Hud Hus Hi Aliguyun: An Excerpt from the Epic Poem

Where the rice rice terraces rise like a stairway to heaven lived a man named Aliguyun. He was a warrior, swift, sure, and strong in the use of the spear. As a boy Aliguyun learned the skills of warfare, Amtalan, a warrior. Aliguyun’s first battledfield was the hard earth beside his house. His first weapon was the top. His first battle was with the boys of his village when they gathered to spin their tops. Aliguyun wound his top and threw it. Spinning, darting, and attacking with sure forced, Aliguyun’s top broke and split every top that was thrown against it. He never lost.Aliguyun’s father brought out other talents in his son. He learned to sing the stories of the great warriors in the village. Knowing the prayers by heart, these men breathed to heaven for strength and constancy. He learned the secret words of power that the priest of his people use from ancient times to ask for divine help.

Alinguyun’s father instille in him courage and fortitude tom prepare him for battle with his lifelong enemy, Pangaiwan, who lived several hills and warrioras in his village and together they traveled to meet his father’s enemy. He was Dinogayan, a son of Pangaiwan, who raised him to meet his enemy, Amtalan, Aliguyun father.

Warriors themselves by now, the sons of warrior met. Their battled field was a wide terrace beneath the village hills. Others rose around them, green and fair with blossoming rice. Aliguyun held his spear behind a shield of hard wood and buffalo skin. Quickly and sureky, he tipped the shaft with a blade. Slim as arice sprout, the dart precise, the blade glistened in the sun as Al;iguyun raised his spear above his head. He twirled the spear, then hurled it. It cleft the air swiftly, flying toward Dinogayan’s heart.

Aliguyun was amazed. “Amtalan’s son is so skillful,” he exclaimed. Around him, the spectors-men and warriors and maidens of the village-heard the words of admirarion.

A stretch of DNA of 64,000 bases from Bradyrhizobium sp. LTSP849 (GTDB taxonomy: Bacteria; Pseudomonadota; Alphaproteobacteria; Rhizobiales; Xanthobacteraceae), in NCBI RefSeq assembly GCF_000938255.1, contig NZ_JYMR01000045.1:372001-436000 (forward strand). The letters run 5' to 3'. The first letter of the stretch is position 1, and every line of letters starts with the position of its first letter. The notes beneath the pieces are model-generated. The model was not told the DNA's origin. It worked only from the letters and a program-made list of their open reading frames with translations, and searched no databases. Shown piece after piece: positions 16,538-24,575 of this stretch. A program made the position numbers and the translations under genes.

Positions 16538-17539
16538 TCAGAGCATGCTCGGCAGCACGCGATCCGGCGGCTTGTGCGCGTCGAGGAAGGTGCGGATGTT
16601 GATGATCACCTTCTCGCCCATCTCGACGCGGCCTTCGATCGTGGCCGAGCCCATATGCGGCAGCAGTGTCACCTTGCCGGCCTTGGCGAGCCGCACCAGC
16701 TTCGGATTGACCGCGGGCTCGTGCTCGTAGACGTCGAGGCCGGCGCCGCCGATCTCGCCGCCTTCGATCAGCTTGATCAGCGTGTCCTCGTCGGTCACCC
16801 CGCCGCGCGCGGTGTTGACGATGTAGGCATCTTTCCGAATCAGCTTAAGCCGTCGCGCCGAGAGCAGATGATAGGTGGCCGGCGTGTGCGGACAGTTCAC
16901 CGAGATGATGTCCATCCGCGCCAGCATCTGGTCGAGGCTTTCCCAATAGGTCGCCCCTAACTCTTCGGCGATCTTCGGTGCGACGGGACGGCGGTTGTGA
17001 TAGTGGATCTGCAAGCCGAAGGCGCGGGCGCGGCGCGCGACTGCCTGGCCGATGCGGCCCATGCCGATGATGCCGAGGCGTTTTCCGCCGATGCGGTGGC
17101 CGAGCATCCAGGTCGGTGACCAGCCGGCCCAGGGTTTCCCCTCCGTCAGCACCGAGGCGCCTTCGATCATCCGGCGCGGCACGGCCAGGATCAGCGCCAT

Dinogayan twirled the spear above his head, then hurled it back to Aliguyun’. It was so swift, so straight. With eyes sharp and quick, hard was swift too. He caught spear in the air with his palm.

The spear flew back and flew forth between the warriors, their eyes darting to and fro as the spear flew back and forth him deep!” the maidens cried. “Dinogayan, son of Pangaiwan, shoot him strike him down.Early in the morning, the sun warmed the warriors in combat. At high noon, it seard them. Going down the sky to hide behind the hills, the sun sparkled red on the flying blade. The fight went on, day after day, as the sun rose and set. The warriors laid the rice stalks low. They leaped from terrace, sped down the vlillage slopes and climbed them again. They fell to the riverbed, catching the spear among the reeds.

Hiss, humm, hiss hiss, humm- the song of the spear rose, bounding from the terrace and bouncing from the hilltops. Aliguyun threw, Dinogayan caught. Dinogayan threw, Aliguyun caught. In the sun, the blade, the blade, slender like a rice sprout, glittered; the dart, precise, threw off sparks like oil fire.

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